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Presentation Techniques and Strategies
This guide provides students with techniques and strategies on how to give informative and effective presentations, as well as tips on how to overcome the fear of public speaking. In most degrees, being able to give a presentation is a key academic skill that students are required to learn and demonstrate, which in turn serves students well in future employment.
How to Persuade
The main goal of a presentation is to inform and then persuade your audience (and your marker) that your argument/ ideas/ interpretations/ findings are valid.
In order to be effective in persuading, consider the following:
- Know what the purpose of making the presentation: what do you want to sell or demonstrate?
- Know your audience: connect with your audience and understand why your topic is going to be important to them. What are you wanting them to learn from your presentation? How much do they already know? What are their backgrounds?
Did you know that... Persuasion is a transferable employability skill!
Presentations need to be structured with an informative introduction, a logical order of key points and a reasoned conclusion.
Below are some possible ideas for your presentation structure –
Introduction - tell them what you are going to tell them
Outline your talk:
- Provide a ‘map’ of your ideas with some ‘signposts’ that they can follow
- Stick to this structure throughout
Get the audience’s attention:
- Ask a thought provoking question or state an unusual/dramatic fact, if appropriate
- Tell a story/anecdote or give a quotation
- State a need or outline a problem
- Show an exhibit or visual aid
Motivate the audience:
- Give them a reason for listening (what is in it for them?)
- Create a sense of importance or occasion; what you are going to say matters
Main Body - tell them
Arrange your ideas logically:
- Start with a problem/issue and then offer a solution
- Arrange ideas/information under topic headings
- Compare 2 or more ideas/proposals and then suggest which one is ‘best’
Select supporting material:
- Research material to back up your points or add variety and interest to your presentation, for example:
- statistics, charts and graphs
- audio-visual aids
- references to academic arguments/theories/research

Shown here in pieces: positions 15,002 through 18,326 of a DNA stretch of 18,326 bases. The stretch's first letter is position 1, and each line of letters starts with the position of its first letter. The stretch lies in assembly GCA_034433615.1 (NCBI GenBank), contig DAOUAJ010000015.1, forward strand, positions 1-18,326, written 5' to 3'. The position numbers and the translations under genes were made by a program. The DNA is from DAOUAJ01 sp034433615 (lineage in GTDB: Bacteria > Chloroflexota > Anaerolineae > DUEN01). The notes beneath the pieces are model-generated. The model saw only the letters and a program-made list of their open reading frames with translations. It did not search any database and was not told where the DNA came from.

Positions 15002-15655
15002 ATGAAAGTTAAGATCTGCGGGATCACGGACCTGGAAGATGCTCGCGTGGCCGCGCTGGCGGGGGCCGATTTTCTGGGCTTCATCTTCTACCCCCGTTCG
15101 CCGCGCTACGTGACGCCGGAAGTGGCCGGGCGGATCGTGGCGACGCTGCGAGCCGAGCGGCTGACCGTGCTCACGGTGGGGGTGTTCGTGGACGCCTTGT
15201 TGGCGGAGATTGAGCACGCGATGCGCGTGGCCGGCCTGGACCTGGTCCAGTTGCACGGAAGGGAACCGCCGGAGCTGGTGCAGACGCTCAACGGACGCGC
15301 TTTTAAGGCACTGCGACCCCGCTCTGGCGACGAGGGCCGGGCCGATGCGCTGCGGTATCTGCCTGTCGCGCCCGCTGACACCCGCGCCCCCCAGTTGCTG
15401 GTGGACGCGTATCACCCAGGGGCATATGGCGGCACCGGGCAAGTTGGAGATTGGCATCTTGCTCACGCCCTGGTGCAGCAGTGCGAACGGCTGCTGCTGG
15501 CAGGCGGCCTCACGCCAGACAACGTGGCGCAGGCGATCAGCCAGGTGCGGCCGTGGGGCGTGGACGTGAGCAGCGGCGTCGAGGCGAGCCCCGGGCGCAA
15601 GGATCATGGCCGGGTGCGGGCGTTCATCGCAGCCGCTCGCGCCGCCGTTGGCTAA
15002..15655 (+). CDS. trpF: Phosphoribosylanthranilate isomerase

Conclusion - Tell them what you have told them
- Summarise the purpose of your talk and/or repeat key points as appropriate
- You may wish to let the audience know in advance when you will be taking questions
End with a memorable statement:
- Return to your opening statement and answer any question you posed
- End on a new statement (in contrast to opener)
- Look to the future and/or call for action
- Offer a challenge (subtle or direct)
- Appeal for help or co-operation on an issue
Signposting and Transitioning Between Slides
As well as a logical order of key points, the presenter will need to use transitions and signposting language to help the audience navigate the presentation. Transitions can include non-verbal actions such as changing slides and pausing, but should also include spoken cues. For example:
"I will start by discussing..."
"a similar issue to consider is..."
"now that I have explored... I will now consider..."
"In contrast to my earlier consideration of..."
"moving away from..."
"it can be concluded that..."
Giving a good presentation is all about the planning. In this video we look at how to plan out your presentation to reach the goal you desire.
Preparing Slides for Presentations
In this video we look at 5 rules for making excellent slides for presentations. SUBSCRIBE to hear first when my other presentation videos are uploaded.
- Levin, P. and Topping, G. (2006) Perfect presentations! Maidenhead: Open University Press
- McCarthy, P. and Hatcher, C. (2002) Presentation skills: the essential guide for students. London: Sage
- Van Emden, J. and Becker, L.(2004) Presentation skills for students. Basingstoke: Palgrave Macmillan
This guide was written by Dr Isabelle Coy-Dibley.
You can get more support on academic skills by attending our workshops and appointments.